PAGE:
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Ramses, Ramesses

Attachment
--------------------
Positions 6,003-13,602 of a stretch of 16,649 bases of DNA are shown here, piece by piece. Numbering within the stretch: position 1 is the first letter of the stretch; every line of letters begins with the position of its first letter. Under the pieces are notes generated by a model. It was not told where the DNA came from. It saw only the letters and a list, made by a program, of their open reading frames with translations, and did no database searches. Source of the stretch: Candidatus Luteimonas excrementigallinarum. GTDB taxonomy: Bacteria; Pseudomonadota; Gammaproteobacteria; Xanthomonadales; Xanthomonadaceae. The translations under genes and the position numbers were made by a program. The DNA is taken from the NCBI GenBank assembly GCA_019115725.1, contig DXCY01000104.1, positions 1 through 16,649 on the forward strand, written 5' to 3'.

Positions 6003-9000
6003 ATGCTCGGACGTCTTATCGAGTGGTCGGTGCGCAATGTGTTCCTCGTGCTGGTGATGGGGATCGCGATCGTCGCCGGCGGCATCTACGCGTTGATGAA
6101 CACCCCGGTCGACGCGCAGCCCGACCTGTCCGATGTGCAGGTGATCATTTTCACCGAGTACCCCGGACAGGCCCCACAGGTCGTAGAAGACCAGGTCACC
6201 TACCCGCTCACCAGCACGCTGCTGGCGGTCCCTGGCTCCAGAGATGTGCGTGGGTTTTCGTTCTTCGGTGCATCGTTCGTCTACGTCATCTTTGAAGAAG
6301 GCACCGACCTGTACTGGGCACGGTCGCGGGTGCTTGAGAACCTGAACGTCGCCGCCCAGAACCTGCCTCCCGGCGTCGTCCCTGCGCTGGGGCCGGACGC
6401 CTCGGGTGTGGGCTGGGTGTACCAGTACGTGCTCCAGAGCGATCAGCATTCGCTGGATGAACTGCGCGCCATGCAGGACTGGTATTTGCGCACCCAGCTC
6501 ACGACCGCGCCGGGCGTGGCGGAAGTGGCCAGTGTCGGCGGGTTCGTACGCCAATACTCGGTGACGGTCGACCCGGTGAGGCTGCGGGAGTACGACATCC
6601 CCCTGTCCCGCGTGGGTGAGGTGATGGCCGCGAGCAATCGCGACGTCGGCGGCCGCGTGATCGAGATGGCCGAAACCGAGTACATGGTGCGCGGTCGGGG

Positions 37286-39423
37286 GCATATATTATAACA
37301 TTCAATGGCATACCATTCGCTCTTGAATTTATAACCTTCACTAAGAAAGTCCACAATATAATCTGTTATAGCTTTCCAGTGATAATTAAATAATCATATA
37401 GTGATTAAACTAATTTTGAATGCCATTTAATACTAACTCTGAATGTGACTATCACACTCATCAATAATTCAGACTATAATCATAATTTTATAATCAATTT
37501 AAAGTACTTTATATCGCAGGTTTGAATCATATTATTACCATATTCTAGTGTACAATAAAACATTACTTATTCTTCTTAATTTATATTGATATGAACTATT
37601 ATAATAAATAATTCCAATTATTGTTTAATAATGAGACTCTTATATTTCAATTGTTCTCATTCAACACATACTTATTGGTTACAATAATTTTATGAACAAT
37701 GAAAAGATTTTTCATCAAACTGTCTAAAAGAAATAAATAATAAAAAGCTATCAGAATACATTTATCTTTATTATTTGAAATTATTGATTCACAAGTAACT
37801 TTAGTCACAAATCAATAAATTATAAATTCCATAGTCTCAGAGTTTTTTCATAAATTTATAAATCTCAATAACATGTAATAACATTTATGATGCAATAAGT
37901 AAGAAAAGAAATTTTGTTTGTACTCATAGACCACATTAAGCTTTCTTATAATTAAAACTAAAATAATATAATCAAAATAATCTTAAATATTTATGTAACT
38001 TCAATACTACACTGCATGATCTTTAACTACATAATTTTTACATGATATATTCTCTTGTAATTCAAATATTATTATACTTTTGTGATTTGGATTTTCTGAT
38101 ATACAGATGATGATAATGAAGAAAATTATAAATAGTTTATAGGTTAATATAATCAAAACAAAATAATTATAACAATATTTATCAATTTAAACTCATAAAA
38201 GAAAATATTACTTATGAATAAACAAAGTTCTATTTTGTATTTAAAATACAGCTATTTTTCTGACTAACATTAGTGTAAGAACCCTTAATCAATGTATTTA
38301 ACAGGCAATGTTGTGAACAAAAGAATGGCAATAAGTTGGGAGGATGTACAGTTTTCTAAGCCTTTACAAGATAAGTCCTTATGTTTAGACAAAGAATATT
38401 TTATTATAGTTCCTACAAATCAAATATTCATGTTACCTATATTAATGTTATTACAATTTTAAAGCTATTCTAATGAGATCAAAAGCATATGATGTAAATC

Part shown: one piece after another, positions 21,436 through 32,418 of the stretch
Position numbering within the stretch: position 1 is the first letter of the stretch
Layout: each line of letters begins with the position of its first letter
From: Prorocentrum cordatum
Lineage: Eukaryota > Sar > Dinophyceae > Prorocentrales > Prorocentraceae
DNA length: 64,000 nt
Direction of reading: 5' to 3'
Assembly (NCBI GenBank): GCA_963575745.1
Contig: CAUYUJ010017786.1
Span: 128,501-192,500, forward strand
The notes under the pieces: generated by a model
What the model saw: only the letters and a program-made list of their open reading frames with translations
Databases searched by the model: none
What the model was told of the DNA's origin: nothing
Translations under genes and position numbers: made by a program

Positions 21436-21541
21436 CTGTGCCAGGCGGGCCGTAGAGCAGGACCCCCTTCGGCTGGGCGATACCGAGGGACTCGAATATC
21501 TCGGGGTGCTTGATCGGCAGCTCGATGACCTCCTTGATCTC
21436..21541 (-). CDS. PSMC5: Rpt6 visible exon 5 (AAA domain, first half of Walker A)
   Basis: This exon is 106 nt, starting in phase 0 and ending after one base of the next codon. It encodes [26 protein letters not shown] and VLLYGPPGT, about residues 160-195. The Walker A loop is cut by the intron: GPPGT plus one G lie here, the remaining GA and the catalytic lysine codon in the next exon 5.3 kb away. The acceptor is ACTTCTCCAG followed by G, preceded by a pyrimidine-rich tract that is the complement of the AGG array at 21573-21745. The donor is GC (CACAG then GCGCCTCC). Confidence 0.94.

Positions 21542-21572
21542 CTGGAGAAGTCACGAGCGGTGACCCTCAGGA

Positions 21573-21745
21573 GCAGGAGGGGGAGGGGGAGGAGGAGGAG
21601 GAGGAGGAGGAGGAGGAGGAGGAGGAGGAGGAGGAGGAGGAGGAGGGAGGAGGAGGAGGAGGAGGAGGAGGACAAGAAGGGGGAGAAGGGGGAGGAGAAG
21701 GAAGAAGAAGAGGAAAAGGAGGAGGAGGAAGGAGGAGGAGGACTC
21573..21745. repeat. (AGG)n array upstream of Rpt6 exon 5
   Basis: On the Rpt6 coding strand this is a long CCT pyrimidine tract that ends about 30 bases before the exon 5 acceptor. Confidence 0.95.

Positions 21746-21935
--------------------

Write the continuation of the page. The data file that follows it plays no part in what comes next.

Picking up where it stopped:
RAMSES, RAMESSES (râ-ăm’sēz). The most common royal Egyptian name in the Nineteenth and Twentieth dynasties. Ramses I was the founder of the Nineteenth Dynasty, but the most illustrious of the bearers of this name was his grandson, Ramses II. He was ambitious and imperious. He made a determined effort to recover the Asiatic Empire, but his errors in judgment in the Hittite encounter at Kadesh on the Orontes brought about a stalemate, which later produced an Egyptian-Hittite treaty. Ramses established his capital at Tanis, in the Delta, but his building and rebuilding activities extended throughout the land and even beyond Egypt proper. Among his impressive constructions are the completion of the hypostyle hall at Karnak, his father’s funerary temple at Abydos, his own temple at Abydos, the forecourt and pylon of the Luxor temple, the Ramesseum at the Theban necropolis, and Abu Simbel in Nubia. Extensive building operations were supplemented by his usurpations of monuments of his prede